At work, we get to meet a variety of people. Our vibes might match a few peoples, ' but we will also have to work with those whose vision and perceptions don’t quite seem right. Does that mean you should lose reason and prepare for a duel with the only purpose of winning? Perhaps not. One has got to stop misreading cues and keep away from finding out who can take maximum blows. What must also be understood is that work’s no war place. You have been hired to reach an objective, together. And, heated arguments ten times a day is not going to lead you anywhere. Will it?
So, how is it that you can forget your differences and engage in a healthy exchange of ideas? Let’s say that the answer to this challenging question is simple: by keeping calm. For all you know outbursts might be an outcome of reasons about which you know very little. Meanwhile, here’s how you can achieve your Buddha state of mind.
Check your nonverbal behaviour
It is easy to begin focusing on the tone of voice and choice of words made by your colleague and manifesting your disagreement through your body language. And, even though you are mouthing the right words, your hand movement, leaning closer to them or making a fist or tapping your feet constantly as you talk might convey your mind’s inner working. It is likely to fuel the argument and cause unrest. What you can instead do is exhibit a neutral body posture and don’t throw your emotions around in your words. Neither speak too fast nor mumble in your mouth. Make them believe that you are open to a healthy debate not a war of wits.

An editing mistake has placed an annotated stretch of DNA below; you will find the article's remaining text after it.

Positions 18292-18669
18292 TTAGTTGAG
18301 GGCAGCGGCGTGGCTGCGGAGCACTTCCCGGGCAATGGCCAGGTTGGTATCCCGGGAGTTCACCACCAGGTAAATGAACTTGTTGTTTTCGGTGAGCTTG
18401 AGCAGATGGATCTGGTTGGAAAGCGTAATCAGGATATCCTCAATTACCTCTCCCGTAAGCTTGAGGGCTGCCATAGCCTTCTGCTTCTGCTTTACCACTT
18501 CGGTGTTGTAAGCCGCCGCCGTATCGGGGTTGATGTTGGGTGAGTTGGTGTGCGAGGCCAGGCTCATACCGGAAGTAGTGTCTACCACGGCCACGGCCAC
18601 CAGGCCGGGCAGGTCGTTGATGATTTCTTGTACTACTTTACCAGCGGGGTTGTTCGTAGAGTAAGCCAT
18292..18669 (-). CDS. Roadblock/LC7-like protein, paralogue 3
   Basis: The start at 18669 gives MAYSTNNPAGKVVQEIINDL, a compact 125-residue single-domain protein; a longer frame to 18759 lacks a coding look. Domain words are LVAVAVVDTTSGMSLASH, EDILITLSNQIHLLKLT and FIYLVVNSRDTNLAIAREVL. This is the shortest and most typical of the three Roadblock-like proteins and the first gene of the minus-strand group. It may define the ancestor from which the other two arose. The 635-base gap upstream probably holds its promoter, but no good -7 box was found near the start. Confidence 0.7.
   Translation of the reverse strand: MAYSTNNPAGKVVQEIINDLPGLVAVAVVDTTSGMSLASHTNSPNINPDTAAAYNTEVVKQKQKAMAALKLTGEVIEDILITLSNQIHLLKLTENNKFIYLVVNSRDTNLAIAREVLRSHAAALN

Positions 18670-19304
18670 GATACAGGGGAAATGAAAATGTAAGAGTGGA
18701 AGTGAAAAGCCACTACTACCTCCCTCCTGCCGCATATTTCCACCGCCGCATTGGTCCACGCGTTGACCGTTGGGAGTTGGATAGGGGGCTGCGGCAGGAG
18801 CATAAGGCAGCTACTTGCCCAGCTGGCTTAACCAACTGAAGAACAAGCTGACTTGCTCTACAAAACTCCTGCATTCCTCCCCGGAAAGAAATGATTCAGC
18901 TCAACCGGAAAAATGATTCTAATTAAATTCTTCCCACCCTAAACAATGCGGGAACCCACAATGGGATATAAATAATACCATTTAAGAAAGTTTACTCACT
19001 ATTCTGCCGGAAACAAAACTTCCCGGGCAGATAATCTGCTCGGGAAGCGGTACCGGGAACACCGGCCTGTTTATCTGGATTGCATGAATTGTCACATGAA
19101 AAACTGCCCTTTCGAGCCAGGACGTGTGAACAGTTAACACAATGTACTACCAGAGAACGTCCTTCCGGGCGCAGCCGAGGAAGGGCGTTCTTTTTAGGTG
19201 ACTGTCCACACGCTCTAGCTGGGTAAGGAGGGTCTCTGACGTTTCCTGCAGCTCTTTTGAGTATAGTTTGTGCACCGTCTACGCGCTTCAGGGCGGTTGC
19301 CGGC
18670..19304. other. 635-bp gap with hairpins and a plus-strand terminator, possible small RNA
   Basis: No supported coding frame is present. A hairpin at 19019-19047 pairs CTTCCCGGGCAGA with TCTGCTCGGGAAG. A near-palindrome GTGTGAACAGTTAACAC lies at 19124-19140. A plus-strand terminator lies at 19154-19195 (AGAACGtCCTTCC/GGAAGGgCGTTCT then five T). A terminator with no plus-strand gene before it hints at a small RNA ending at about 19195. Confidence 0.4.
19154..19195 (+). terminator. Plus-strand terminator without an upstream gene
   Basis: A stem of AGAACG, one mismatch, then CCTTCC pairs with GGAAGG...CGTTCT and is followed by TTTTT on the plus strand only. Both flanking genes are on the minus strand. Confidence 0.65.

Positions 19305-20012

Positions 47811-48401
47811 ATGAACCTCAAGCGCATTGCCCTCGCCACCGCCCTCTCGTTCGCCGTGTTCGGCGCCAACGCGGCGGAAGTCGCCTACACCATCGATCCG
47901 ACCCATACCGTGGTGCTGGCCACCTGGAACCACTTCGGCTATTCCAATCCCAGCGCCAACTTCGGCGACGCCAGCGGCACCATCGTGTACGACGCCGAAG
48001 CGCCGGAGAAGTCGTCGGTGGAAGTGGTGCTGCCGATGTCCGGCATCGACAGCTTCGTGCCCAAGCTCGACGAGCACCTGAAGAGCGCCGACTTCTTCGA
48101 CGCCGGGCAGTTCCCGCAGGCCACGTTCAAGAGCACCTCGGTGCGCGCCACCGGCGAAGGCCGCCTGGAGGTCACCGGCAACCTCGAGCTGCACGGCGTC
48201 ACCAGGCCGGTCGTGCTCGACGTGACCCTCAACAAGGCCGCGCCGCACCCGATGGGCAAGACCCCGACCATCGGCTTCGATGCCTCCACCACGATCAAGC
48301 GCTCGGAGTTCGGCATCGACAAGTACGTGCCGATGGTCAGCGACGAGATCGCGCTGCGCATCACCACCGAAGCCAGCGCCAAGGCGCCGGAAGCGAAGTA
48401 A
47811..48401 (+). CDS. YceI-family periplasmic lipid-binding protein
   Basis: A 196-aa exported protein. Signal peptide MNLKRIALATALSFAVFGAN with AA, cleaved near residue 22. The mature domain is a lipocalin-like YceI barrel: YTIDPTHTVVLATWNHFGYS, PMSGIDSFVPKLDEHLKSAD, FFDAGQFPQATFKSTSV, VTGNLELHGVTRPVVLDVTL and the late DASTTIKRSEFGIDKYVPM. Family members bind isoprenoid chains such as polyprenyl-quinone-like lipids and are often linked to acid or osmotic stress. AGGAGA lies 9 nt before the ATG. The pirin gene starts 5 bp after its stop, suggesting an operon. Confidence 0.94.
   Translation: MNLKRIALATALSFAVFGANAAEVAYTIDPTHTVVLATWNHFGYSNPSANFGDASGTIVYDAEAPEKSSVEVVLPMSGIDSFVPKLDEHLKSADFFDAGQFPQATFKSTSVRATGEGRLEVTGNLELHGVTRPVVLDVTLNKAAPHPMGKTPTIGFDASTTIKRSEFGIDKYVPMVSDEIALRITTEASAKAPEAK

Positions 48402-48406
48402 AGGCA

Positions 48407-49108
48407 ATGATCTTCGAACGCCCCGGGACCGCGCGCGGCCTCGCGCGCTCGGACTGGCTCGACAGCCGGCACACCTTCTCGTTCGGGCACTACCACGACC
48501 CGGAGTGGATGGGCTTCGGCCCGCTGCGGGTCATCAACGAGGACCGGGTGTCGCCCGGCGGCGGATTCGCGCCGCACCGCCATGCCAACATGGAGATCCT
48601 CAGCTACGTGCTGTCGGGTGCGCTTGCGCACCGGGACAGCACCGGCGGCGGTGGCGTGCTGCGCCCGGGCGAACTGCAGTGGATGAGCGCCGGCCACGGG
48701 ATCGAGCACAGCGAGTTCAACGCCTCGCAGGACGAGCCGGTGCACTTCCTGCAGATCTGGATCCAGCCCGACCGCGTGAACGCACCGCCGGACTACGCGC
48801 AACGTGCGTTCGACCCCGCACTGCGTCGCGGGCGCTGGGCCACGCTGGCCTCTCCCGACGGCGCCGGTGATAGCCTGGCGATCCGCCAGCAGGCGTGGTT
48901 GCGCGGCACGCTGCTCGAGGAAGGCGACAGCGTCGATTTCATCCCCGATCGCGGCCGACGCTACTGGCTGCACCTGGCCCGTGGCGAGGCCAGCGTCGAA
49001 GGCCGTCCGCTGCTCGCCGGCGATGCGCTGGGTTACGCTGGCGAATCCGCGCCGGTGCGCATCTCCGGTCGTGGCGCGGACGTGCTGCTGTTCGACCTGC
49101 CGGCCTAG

Don’t respond immediately
When you respond unthinkingly, you are likely not to reach any conclusion. Learn to regulate your emotions because you alone know how to manage a short circuit of thoughts inside your mind! If your colleague is shouting, don’t shout back. When you refuse to mimic their behaviour it will give them time to auto-correct theirs and become wary of what they are saying. Don’t add to the conversation, especially if you think they are all over the place.
You might think that it’s probably not the best thing to do, eh? You would perhaps argue that it is the last thing one must think of. But, think about it for a second. Despite your colleague’s argumentativeness, look for logic in their argument and highlight that. This will show that you are following their line of thought closely and not just looking to pick a brawl. Say, “I understand why you are saying so”; “Your approach is absolutely on point” or “You have a valid point when you say…but”. You will notice that once you show confidence in them they will recede and participate in a mature conversation with you. Such dialogues help everyone on the table closer to solutions. Agree?
In the end, you must remember that at work nothing should keep you from being reasonable. These emotional outbursts are a way of how things sometimes turn out at work. You can’t be aggressive in your approach. Whether it is you or your colleague, learn to gather yourself and keep from falling into the trap of irrational behaviour. You will need to follow restraint in your approach and allow yourself as much as others to filter out anger/frustration from your/their system.